Other people VC firms can potentially introduce you to in their network are:

  • Recruiters
  • Start-up founders
  • Marketers
  • Senior talent and executives
  • Industry partnerships

Rather than spending years curating new relationships, start-up companies can gain instant access to a ready-made network of contacts.

As Chris Myers, cofounder and CEO of BodeTree, a tech-enabled franchise services company, says, “Business is all about making the right connections. Whether it’s a matter of attracting new talent, advisors, or customers, knowing the right people dramatically increases your chances of success.”

#4. Venture Capitalists Can Give You a Valuation 

Sometimes, entrepreneurs overvalue the worth of their company. One of the ways you can value your company is called the “Venture Capital Method”, whereby a venture capital firm will calculate potentially how much you’ll make in X amount of time if they decided to invest in you. A lot of this is based on ROI (return on investment) which is calculated as: (Financial gain from investment – Cost of investment) / Cost of investment.

At this beginning stage of your start-up, you’ll be looking at pre-money valuation, which is the value of your company at the time an investor gives you money. Venture capitalists will project the expected outcome of your returns. This will give an indication to you of your company’s valuation and worth.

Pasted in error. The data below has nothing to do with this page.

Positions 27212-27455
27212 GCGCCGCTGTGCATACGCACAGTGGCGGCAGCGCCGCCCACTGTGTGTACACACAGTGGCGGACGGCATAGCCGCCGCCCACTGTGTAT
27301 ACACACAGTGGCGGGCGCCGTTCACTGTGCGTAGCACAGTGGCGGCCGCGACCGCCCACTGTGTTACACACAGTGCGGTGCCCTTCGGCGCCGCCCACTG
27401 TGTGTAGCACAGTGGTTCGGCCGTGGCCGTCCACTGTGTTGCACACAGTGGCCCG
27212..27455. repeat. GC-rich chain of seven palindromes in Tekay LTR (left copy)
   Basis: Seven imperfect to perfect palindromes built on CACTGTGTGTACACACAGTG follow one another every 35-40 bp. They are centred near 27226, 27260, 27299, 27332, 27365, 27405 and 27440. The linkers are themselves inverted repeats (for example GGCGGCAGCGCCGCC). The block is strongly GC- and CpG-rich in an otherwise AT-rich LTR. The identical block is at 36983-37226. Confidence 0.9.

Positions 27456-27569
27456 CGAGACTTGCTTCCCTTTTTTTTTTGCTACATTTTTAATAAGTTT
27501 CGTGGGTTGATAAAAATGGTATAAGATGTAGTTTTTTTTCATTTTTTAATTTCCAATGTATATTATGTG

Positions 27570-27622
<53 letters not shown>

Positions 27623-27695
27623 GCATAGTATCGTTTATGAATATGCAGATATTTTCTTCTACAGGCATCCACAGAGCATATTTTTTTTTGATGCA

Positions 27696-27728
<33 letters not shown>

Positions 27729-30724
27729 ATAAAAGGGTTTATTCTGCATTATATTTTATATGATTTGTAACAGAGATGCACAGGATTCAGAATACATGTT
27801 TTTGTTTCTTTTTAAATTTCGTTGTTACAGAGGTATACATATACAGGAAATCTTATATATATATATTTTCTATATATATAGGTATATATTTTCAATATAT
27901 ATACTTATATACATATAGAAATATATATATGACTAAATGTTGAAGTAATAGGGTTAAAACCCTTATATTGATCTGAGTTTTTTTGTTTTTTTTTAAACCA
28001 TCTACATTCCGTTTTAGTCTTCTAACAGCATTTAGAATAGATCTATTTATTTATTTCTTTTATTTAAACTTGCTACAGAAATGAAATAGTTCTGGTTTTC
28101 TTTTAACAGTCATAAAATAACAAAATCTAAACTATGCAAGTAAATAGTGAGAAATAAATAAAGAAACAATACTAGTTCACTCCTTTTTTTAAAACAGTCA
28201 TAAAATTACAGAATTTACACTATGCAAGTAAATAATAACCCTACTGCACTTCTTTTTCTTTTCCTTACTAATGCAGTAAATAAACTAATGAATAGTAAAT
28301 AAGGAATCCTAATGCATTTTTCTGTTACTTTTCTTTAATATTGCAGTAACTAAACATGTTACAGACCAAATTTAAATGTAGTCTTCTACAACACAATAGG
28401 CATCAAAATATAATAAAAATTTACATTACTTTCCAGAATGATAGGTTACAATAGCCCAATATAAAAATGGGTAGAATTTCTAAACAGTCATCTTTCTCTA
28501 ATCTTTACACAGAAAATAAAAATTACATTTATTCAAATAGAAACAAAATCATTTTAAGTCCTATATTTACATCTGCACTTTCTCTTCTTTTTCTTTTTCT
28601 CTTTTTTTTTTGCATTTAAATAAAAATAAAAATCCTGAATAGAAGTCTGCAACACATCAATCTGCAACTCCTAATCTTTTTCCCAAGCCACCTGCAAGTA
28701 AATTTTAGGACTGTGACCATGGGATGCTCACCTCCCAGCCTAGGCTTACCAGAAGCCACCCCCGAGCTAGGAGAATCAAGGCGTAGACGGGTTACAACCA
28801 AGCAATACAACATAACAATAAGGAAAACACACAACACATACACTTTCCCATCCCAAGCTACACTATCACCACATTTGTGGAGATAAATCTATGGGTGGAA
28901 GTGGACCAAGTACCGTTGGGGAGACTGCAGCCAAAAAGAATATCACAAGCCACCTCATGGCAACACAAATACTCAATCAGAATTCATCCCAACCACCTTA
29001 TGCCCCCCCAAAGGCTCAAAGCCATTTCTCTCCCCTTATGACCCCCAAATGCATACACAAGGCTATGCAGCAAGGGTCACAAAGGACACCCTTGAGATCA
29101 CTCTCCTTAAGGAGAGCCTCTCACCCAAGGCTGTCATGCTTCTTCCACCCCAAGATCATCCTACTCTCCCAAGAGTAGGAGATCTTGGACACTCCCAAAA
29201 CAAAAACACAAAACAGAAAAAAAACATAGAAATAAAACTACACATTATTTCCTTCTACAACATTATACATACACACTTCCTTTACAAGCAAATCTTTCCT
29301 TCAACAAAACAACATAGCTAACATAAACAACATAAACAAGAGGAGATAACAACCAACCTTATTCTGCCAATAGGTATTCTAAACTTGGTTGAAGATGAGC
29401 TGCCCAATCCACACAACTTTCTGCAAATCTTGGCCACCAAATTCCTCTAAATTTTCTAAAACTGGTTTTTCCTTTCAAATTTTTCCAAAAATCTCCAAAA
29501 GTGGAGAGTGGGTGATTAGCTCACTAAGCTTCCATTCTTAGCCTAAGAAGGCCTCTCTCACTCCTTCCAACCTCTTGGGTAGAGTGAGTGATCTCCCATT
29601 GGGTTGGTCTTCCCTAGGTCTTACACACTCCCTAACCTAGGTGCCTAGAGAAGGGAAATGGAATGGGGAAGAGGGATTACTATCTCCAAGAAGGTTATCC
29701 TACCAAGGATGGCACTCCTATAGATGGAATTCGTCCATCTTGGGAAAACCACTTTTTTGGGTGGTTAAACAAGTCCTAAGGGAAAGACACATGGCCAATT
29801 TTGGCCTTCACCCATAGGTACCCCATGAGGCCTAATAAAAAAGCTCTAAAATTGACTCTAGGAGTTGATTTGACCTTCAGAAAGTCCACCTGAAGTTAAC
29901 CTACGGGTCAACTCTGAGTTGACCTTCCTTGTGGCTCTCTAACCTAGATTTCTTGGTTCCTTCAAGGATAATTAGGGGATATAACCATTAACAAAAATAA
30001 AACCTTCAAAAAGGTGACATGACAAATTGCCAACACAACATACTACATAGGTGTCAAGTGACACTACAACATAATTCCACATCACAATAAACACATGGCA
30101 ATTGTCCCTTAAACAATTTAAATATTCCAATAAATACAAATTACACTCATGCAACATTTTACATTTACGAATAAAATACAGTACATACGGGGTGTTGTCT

Valuation may differ at different series of funding from seed to Series C according to their valuation. Also note that Chinese VC firms use different calculations methods than their US counterparts.

Questions to ask:

As you can see, raising venture capital funding isn’t all about the money. There are numerable benefits you can receive by partnering with the right venture capital firm for your business. On a base level, the partnership has to be one of trust and mutual benefit for both parties.

Consider the following:

  • What stages of funding will the venture capitalist firm take you to?
  • How long has the venture capitalist been in the industry for?
  • How many companies have they invested in?
  • How successful have these companies been?
  • How involved do they want to be in your decisions?

From the valuation of your company to the necessity and timing of the move, there are a wide range of factors to consider. When you ask these questions you will ensure that the right VC will give you much more than just money.

Best of luck with your fundraising!

About The Author:

Wayne Shiong is a Partner at venture capital firm China Growth Capital and a contributing author to “Future Layout” by MIT Technology Review. Since joining the firm in 2012, he has orchestrated VC investments in Aibee, Jingchi Technology, DeePhi Tech, Mech Mind, Sobot Tech, Tezign and specialises in Deep Tech.

China Growth Capital is a leading early-stage venture capital firm in China with an extended interest in Silicon Valley. The firm funds seed to Series B in fintech, enterprise tech, and internet consumer sectors. Since its founding in 2006, China Growth Capital has grown to manage 8 Billion RMB (approximately 1.2 Billion USD) in assets and has 229 portfolio companies as of 2017.